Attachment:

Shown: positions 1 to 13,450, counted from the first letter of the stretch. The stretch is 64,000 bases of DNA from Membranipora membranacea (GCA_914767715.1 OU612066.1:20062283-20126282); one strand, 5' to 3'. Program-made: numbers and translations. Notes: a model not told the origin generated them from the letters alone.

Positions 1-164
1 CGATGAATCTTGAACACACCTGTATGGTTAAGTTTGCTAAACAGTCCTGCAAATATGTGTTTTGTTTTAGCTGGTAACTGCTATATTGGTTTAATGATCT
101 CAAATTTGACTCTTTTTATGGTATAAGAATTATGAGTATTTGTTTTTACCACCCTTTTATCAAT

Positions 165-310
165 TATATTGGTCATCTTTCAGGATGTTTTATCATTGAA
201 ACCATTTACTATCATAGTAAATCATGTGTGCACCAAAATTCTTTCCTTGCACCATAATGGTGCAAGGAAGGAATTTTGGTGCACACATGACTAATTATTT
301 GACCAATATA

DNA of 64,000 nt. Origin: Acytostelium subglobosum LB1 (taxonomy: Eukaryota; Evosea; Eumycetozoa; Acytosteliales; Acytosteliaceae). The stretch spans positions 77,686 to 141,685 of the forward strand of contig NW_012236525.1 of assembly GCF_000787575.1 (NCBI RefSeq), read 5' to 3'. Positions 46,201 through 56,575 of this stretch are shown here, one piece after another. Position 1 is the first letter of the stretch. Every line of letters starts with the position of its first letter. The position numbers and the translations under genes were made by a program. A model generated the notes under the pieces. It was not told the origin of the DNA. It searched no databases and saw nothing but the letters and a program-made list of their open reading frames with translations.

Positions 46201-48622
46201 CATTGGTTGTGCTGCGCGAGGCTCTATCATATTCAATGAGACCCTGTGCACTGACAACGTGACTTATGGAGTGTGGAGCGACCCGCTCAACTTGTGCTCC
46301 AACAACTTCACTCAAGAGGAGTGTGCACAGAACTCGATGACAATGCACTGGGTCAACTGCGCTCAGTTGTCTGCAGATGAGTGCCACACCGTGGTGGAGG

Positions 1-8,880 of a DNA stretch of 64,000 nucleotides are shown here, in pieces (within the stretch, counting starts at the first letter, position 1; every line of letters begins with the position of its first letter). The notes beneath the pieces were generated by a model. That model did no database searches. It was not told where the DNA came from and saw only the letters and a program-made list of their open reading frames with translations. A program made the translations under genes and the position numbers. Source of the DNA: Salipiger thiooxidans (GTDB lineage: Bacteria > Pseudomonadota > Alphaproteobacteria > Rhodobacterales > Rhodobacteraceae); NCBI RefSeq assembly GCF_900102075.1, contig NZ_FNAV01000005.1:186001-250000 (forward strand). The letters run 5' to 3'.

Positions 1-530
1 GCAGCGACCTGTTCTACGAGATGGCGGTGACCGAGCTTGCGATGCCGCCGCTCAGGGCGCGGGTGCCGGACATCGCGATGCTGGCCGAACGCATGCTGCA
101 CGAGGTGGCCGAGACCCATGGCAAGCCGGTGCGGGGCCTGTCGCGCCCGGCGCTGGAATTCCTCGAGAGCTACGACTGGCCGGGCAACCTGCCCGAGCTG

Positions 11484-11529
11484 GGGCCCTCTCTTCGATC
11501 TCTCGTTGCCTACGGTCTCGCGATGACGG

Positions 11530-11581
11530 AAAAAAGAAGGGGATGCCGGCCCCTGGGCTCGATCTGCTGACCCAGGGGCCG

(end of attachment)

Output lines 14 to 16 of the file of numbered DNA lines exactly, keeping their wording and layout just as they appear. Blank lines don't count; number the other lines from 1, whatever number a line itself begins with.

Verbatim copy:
Positions 1-530
1 GCAGCGACCTGTTCTACGAGATGGCGGTGACCGAGCTTGCGATGCCGCCGCTCAGGGCGCGGGTGCCGGACATCGCGATGCTGGCCGAACGCATGCTGCA
101 CGAGGTGGCCGAGACCCATGGCAAGCCGGTGCGGGGCCTGTCGCGCCCGGCGCTGGAATTCCTCGAGAGCTACGACTGGCCGGGCAACCTGCCCGAGCTG